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Mountain Lion Attacks Young Boy in Rural California

In a rural California County within the Bay Area, A vicious mountain lion attack left a young boy with a stint in the hospital after the attack. The 5-year-old was out and about with family Tuesday night when a mountain lion appeared in San Mateo County and dove at the boy in a malicious and malignant attack. Luckily, Jack sustained no severe injuries. According to his Aunt, the mountain lion was only a juvenile, so it didn’t cause too much harm. 

The night of the attack, the boy and his family were out on a late walk, and he ran ahead of his mother and aunt when they suddenly heard him cry; when they turned the corner, the mountain lion was on him. Luckily, when Jack’s mother raced toward the juvenile, they let the boy go without having him sustain serious injuries, thankfully. 


The first one to land at the scene was the boy's neighbor Chad Conover, whose property was right next to where the attack occurred said that the boy and his family were “...pretty calm when I pulled up; they're my neighbors, so I asked them if they were okay. They were very...they were good. They said everybody was fine, but they had to talk to fish and game. A warden pulled up right as I pulled out,” Mr. Conover and the Ranger sent by Fish and Wildlife both said that mountain lion attacks on people are rare and don’t usually happen unless the lion feels provoked or threatened in some way. 

The most likely scenario is that the boy accidentally wandered into the mountain lions' domain and set them off somehow, either by being in their presence or being an excited kid running along the trail. Luckily, the juvenile lion didn’t cause too much harm to the kid, not even enough to make him inconsolably frightened when the neighbor showed up to check everything out. 


According to Jack’s family, the five-year-old was pretty bruised up, along with lacerations, bruising on the face, a swollen eye, and puncture wounds. The mountain lion had been reportedly chewing on him when the mother approached. 


In terms of his recovery, Jack’s Aunt, Amie Wagner, has set up a GoFundMe page for medical bill help due to the nature of his parent’s income source. According to the description on their GoFundMe page, Jack’s parents run an organic farm mainly dedicated to helping the homeless and underprivileged community of Half Moon Bay feed themselves and their families. They provide food from their farm for disadvantaged students and lost community members from all over the county.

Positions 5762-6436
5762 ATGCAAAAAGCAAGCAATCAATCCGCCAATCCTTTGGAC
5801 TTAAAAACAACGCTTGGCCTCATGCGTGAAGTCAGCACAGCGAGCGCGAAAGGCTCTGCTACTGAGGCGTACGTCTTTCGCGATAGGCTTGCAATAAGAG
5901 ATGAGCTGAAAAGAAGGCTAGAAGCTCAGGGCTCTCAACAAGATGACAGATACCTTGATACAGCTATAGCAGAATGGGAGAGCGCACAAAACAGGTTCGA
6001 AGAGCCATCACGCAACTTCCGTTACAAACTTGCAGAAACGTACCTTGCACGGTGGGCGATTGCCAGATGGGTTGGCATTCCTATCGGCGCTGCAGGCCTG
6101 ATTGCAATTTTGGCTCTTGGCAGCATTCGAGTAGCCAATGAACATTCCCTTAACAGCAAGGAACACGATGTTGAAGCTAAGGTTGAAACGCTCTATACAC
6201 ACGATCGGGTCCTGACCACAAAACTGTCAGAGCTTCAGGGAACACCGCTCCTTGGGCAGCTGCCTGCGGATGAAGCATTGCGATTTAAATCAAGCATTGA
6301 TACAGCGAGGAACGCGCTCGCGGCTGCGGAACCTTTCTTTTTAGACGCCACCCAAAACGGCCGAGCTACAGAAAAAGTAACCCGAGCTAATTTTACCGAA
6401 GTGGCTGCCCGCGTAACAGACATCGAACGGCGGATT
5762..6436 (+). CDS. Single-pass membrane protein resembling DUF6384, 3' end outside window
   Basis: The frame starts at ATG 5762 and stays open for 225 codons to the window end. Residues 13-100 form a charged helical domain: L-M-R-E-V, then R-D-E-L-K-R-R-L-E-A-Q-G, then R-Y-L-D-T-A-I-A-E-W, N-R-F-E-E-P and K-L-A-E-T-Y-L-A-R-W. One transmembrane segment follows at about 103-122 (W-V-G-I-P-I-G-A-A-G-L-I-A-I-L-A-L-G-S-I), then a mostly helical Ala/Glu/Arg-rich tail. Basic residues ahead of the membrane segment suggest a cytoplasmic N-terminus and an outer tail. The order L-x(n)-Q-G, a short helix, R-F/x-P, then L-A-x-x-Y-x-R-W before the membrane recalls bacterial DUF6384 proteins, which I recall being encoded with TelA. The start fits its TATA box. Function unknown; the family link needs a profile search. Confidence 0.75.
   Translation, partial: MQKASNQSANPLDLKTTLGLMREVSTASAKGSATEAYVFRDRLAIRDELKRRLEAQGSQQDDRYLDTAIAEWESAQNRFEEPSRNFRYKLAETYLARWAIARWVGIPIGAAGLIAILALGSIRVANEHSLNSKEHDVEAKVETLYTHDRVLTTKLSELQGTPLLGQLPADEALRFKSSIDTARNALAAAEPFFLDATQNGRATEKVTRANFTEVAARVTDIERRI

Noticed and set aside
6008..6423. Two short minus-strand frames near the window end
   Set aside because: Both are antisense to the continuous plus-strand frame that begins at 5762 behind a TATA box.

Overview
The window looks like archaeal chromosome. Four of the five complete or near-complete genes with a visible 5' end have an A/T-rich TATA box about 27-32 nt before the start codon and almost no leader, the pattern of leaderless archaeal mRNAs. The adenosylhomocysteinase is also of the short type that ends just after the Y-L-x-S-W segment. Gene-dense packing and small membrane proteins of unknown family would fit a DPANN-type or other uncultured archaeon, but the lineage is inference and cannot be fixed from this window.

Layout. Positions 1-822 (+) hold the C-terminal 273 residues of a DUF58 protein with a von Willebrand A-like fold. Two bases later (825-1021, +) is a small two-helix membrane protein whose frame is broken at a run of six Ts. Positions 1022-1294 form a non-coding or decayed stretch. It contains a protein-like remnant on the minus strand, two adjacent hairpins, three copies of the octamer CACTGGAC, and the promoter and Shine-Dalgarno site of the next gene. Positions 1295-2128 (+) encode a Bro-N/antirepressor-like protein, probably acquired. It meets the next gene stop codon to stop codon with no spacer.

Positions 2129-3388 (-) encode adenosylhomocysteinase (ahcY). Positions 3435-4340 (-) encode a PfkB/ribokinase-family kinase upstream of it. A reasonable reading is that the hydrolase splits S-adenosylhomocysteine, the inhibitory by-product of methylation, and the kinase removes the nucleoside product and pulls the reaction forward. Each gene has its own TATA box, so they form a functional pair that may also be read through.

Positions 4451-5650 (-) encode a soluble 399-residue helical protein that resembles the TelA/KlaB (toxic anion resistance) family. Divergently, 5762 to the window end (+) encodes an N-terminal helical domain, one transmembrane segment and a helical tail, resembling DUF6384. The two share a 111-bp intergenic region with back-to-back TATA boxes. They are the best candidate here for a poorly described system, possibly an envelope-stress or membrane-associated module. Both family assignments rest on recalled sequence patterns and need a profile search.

The page reads, “Now it is their turn to be on the receiving end of the kindness and compassion they normally give. Any donations will be used to cover expenses and hopefully to help keep a smile on Jack's face if there is something special he would enjoy while recovering. Thanks for considering helping!” As of the writing of this article, the GoFundMe page has reached $25,101, which is $15,000 beyond its original goal of $10,000. 


Released from the hospital later that Tuesday Evening, the young boy, all stitched up and ready to tackle his life again, give or take some extra stitching and recovery time, Jack is ready for his road to recovery in his home surrounded by his family. With the generosity from people all over, familial assistance, and business support included, Jack’s parents will be able to take the time from their busy days toiling on the farm to be with their son and focus on making him better and rejuvenating his spirit. Jack is expected to make a quick recovery due to the excellent care of the medical staff, who worked quickly to stitch the boy up.

According to the California Department of Fish and Wildlife, mountain lion attacks in California are rare. The website has data that stretches back to a few years before the turn of the century. The data states the year, location, type (fatal/nonfatal), county, and the victims’ age and sex. in March 1986, a five-year-old girl was attacked in Caspers National Park in Orange County. Luckily the attack was nonfatal, and the girl recovered from the attack. That attack started the data for the next 40 years, as of now, the latest injury stated in this article hasn’t made it into this data chart, but the data does hold some curious information: For the last 40 years, out of the 22 victims attacked, only three of the victims were fatally injured by the lions. The department also provides a footnote stating, “According to historical reports, four fatal incidents involving six victims occurred around the turn of the previous century.”  


Furthermore, when asked if mountain lions are dangerous, The Mountain Lion Foundation states, “...To people, not so much. Human encounters with mountain lions are rare, and the risk of an attack is infinitely small. You are more likely to drown in your bathtub, be killed by a pet dog, or hit by lightning. If lions had any natural urge to hunt people, there would be attacks every single day. Instead, they avoid us.” Mountain lions prefer to stay away from humans unless provoked or threatened by a human. 


To a large extent, mountain lions stay away from humans and go about their daily lives avoiding humans and looking out for their own. Jack and other young kids like him could make wild animals nervous and provoke an attack. Data from Fish and Wildlife states many attacks from lions are on young children who may wander too close to a den or a single lion roaming around. Mountain lions generally should be left alone, and worried parents and other individuals should research mountain lion attacks and how to avoid lions in their walks and hikes to mitigate mountain lion assaults. 

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